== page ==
The trick, it turned out, was to add a bit of slapstick. Tom Cruise was a handsome, physically gifted supernova with a thousand-watt smile, but the key to making him a relatable action star was, well, to humiliate him a little. The first Mission: Impossible gave us a hero whose confidence gets him into ridiculous situations that make him look foolish: What makes the infamous Langley break-in sequence so immortal isn’t the intricate derring-do of the heist itself; it’s the fact that Ethan Hunt winds up anxiously hovering two inches off the floor, desperately flapping his arms about — because there are few things more satisfying in modern mainstream cinema than the sight of Tom Cruise looking like a total dork. And weirdly, he seems to know it. For all the theatricality of his performances, Cruise is great at deadpan.
This might also be why De Palma made such an ideal director for this material, and for this star. No auteur was better at undercutting his protagonists, at turning his heroes into marks, cuckolds, dupes, and dopes. Mission: Impossible is much more of a Brian De Palma film than it gets credit for being. Certainly, the director loves the demonic artifice of cinema — his work simultaneously mines it for aesthetic power while purposefully highlighting its inherent phoniness — and with their vast array of costumes and masks and breakaway walls and falsified surveillance images, what are Ethan Hunt and his colleagues but a bunch of amateur filmmakers who also happen to be professional spies? Tied into this embrace of artifice is also a dedication to the old-school suspense setpiece — silent, carefully choreographed, focused on details — of the kind that these movies have deftly woven in with the more typical big bang-boom of modern action spectacle.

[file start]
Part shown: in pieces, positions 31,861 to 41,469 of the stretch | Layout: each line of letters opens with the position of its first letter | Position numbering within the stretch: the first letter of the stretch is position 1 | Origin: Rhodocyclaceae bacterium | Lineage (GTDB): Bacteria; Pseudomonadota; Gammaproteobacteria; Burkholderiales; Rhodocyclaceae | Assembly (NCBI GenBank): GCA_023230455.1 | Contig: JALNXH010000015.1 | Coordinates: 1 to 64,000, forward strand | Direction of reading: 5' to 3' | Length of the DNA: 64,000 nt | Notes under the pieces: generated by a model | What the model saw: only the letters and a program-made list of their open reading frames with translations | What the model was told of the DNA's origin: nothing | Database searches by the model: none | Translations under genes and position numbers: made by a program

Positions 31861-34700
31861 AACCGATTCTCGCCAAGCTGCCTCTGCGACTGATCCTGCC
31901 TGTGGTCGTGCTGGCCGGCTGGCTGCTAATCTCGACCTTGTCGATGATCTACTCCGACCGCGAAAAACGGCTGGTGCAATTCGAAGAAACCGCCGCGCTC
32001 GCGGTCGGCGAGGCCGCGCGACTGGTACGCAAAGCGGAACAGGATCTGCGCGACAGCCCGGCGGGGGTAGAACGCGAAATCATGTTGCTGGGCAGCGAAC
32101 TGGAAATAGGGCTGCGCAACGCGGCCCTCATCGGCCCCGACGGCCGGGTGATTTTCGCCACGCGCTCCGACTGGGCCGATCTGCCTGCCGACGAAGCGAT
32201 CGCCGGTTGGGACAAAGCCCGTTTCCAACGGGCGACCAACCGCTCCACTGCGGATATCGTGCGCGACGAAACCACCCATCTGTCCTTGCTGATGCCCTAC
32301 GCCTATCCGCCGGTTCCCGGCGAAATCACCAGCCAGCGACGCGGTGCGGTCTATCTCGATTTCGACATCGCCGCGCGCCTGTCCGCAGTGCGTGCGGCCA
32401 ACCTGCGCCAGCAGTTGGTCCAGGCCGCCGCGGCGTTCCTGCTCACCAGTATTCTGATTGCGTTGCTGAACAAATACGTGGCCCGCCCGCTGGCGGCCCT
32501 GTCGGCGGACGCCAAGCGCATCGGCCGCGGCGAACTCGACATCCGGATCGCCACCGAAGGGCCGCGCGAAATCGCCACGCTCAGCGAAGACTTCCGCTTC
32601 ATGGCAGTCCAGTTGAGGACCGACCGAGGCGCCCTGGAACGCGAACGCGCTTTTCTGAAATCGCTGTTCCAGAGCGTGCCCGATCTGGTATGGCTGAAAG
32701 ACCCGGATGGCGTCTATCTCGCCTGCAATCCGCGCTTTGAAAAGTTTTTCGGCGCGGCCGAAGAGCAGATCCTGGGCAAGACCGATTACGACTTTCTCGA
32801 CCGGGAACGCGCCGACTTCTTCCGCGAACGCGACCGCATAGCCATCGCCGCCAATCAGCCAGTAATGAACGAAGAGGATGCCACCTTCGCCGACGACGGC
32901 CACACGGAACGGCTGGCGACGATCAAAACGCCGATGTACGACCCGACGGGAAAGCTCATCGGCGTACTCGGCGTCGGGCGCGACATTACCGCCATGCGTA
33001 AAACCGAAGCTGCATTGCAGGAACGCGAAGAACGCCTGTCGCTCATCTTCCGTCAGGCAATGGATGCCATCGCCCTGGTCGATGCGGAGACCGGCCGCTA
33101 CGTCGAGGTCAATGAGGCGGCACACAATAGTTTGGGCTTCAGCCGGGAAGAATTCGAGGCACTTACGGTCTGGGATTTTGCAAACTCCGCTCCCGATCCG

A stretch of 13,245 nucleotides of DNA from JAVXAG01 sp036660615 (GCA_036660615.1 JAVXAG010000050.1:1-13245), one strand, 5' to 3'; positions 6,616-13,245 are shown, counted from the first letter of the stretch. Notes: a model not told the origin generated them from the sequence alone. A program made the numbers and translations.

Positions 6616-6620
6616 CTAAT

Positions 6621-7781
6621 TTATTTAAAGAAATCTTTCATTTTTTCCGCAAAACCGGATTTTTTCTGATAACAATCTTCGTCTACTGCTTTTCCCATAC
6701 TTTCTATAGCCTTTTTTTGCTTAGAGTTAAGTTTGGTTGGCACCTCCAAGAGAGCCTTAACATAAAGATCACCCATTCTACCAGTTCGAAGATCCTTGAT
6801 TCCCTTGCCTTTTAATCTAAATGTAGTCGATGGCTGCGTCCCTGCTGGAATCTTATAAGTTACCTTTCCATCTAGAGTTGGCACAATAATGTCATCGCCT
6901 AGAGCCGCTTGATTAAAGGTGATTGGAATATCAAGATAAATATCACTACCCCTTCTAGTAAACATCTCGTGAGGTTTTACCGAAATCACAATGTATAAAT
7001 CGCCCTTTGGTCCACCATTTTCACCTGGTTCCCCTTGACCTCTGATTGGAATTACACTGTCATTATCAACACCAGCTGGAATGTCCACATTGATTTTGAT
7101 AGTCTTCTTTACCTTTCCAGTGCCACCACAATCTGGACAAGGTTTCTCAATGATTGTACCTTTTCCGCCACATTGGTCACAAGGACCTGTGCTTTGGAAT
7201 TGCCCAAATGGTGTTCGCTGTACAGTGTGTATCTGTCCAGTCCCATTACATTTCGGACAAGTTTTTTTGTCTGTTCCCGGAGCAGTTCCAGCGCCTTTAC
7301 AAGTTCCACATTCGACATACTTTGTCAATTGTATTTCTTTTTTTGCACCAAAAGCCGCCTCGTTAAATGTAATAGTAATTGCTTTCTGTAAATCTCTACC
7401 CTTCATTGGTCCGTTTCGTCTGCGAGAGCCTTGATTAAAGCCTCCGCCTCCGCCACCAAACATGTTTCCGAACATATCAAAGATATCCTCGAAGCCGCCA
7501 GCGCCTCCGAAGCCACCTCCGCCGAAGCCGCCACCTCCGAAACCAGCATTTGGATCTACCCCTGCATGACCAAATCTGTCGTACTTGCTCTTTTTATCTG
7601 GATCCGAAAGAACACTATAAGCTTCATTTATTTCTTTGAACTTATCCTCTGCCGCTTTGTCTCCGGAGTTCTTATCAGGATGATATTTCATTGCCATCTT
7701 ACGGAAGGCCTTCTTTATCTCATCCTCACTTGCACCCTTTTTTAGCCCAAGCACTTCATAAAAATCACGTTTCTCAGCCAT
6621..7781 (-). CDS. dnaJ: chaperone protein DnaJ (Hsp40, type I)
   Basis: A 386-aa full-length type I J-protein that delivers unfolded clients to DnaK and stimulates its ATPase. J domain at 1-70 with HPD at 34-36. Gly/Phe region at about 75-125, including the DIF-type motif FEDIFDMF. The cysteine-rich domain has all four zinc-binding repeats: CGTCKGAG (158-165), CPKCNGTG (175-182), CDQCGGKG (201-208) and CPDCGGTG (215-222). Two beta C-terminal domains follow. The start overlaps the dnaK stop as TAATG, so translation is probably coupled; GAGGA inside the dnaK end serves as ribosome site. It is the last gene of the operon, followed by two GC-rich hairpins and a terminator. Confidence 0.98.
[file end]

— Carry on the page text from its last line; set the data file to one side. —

Ethan even becomes, for a while, one of De Palma’s classic sexual marks. The film isn’t just about Ethan and his team’s betrayal by their leader, Phelps (Jon Voight); it’s also about Ethan’s betrayal by Jim’s wife, Claire (Emmanuelle Béart), with whom he clearly has a romantic connection. By the end, when Ethan discovers that Claire has been working with Phelps all this time, the deception genuinely stings. A sex scene was reportedly shot and then cut from the finished film, but the point still comes across: It’s in Ethan and Claire’s longing glances, in their gentle kisses and caresses. Mission: Impossible played a little demure in 1996. Today, it feels downright heated.
Perhaps it’s this hybrid quality — as an action flick with a flair for the perverse and the intimate, a star vehicle with a deeply weird sensibility — that makes the first Mission: Impossible hold up so well. Perched at that moment, when everything in the industry began to change, it’s a surprisingly slippery movie, not quite one thing and not quite the other.